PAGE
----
Integrators tend to be the change agents that confuse others. Integrators either love what they currently do or are not in a position to leave their current work. They hold titles and specific job descriptions in established fields. However, they integrate positive psychology into their work. Not only does integrating positive psychology into their current work help them excel in supporting their clients, but also marketing the uniqueness of their services helps them stand out.

Infusers are people who are in transition or use positive psychology in a non-traditional work setting. Infusers are excited about positive psychology. They love learning about how the brain and body work. Infusers are fascinated by people and social dynamics. Infusers often gravitate to the CAPP Program because they’ve always been passionate about psychology but did not pursue it formally. They’re not in a position to earn a master’s degree in the field, but they want the knowledge and training. They infuse every aspect of their lives with the training they receive. In their social circles, they are often the go-to person for inspiration. They follow Gandhi’s lead and live the change that they want to see in the world. Positive psychology training gives them tools for helping themselves and others thrive. For some, studying positive psychology is the first step of identifying their callings.

Some People are Blends

Almost all change agents infuse. Some people blend the other verbs. For example, people in private practice as coaches (individualizing) may offer workshops and online courses (inventing) to drive traffic to their practices. Implementers within an organization may craft learning experiences (inventing) for their teams or begin to work one-on-one with their executives to enhance performance (individualizing). Some integrators love their work and keep on integrating. Others will eventually make a leap to individualizing, inventing, or implementing. Others will leap without a set plan, as they infuse, learning positive psychology and applying it in their personal lives while they figure out a professional direction.

Once you identify which change agent type you are, you can create a specific game plan that caters to your needs. Want to learn more about how to use the 5i?gent Model to create a positive psychology based career? Click here to take our 5i?gent Quiz, get our 5i?gent Guide eBook, and a free recording of a 2 hour webinar where I walk you through the model. Learn from the experiences that others have had making a livelihood that is shaped by positive psychology.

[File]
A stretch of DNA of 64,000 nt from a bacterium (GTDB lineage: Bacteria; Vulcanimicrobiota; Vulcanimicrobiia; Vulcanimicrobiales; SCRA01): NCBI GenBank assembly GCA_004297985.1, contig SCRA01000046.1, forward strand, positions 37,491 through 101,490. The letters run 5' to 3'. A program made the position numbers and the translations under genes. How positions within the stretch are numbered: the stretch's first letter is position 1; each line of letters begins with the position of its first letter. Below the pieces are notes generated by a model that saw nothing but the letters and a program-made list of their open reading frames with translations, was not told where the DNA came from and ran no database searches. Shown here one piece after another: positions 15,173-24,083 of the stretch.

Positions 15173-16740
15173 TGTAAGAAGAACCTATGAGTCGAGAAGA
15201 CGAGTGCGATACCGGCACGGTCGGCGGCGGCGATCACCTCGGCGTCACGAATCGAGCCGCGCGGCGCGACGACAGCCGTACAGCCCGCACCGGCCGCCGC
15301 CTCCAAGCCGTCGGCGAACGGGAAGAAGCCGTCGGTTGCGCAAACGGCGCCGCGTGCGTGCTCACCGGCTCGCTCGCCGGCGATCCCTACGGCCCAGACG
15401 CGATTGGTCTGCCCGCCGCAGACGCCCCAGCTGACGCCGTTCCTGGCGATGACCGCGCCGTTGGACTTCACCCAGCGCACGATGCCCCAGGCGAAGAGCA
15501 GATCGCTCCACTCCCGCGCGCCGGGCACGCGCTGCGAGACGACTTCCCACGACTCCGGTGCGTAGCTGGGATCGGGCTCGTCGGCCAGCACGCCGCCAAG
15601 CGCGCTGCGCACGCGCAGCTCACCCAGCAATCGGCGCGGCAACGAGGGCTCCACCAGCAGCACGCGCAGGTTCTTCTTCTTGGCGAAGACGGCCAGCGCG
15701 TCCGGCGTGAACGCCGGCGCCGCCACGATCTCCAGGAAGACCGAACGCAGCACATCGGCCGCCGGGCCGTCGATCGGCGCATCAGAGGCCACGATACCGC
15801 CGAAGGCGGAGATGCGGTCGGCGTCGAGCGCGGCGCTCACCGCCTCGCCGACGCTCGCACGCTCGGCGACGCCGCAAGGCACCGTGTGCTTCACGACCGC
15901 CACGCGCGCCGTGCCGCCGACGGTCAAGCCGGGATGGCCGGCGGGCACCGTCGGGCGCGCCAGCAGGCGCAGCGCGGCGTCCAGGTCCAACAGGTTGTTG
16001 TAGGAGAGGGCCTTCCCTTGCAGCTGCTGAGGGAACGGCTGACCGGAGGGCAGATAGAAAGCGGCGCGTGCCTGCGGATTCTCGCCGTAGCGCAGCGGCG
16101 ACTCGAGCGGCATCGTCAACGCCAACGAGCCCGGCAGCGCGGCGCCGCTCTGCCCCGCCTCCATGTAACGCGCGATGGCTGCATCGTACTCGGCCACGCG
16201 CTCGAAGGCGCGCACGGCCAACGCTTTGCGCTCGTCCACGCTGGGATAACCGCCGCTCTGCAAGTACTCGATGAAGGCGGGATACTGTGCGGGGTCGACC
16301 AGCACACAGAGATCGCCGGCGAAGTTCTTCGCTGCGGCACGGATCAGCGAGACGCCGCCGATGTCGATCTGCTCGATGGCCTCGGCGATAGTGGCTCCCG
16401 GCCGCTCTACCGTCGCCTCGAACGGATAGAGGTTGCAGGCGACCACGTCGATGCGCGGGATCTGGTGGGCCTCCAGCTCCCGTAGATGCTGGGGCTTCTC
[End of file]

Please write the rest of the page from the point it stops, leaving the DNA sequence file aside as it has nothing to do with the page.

Author’s Note: The Certificate in Applied Positive Psychology (CAPP) Program is now offered in 11 cities across the United States and Canada. It is also offered online to non-U.S. and non-Canadian students.

The Certificate of Applied Positive Psychology Program is a 200-hour, 6-month personal and professional learning journey which transforms the lives of its graduates by empowering them with the tools, community and confidence to implement positive psychology as individualizers, inventors, implementers, integrators, and infusers. The program is approved by the International Coaching Federation (ICF) for 36 Continuing Education hours. The Canadian CAPP Programs are offered in partnership with the Canadian Positive Psychology Association (CPPA). The CAPP Program is offered by The Flourishing Center, a New York based benefit corporation (BCorp) that provides science based, educational and invigorating programs and services for helping people thrive.

Programs are about to start in the following cities:

Start Date City
March 12, 2016      Philadelphia   
April 2, 2016 Washington, DC
Raleigh, NC
April 9, 2016 New York City, NY
Toronto, ON
Chicago, IL
Boston, MA
April 23, 2016 Vancouver, BC
May 7, 2016 San Francisco, CA
May 14, 2016 Ottawa, ON

A program is coming in the fall in Dallas Texas. The online CAPP started in January 2016.

Click here to register. You can use the following code to gain a $100 discount because you came from PPND: PPND2016.

(Editor’s note: This is the sponsored link. Positive Psychology News will receive a small part of your registration fee, which will then be used to update and upgrade the site.)




Shaar, M.-J. (2014, February 22). Certificate in Applied Pos Psych Program Launched. Positive Psychology News.

O’Brien, E. (2014, November 21). New CAPP Programs Springing Up in 2015. Positive Psychology News.

Zhivotovskaya, E. (2016). How Do Change Agents Use Positive Psychology to Create Abundance, Well-Being and Community? Learn How & Do This for Yourself. Free eBook.

Photo Credit: via Compfight cc
Workshop facilitators courtesy of Tatiana12
Inventors courtesy of Vernon Barford School Library

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1 comment

Amanda 11 March 2016 - 3:02 am


I love your article, and its timeliness. Now that Positive Psychology has been around for a while, there are so many ways people use it or apply it.

How clever to come up with the 5i?gent Model! You have articulated what I haven’t been easily able to describe. I love the field PP (and also AI) but I’m not as active in implementer and inventor as I am in integrator and individualizer. How can anyone not be an infuser? We all need to apply the field to our own lives to really fully learn about PP.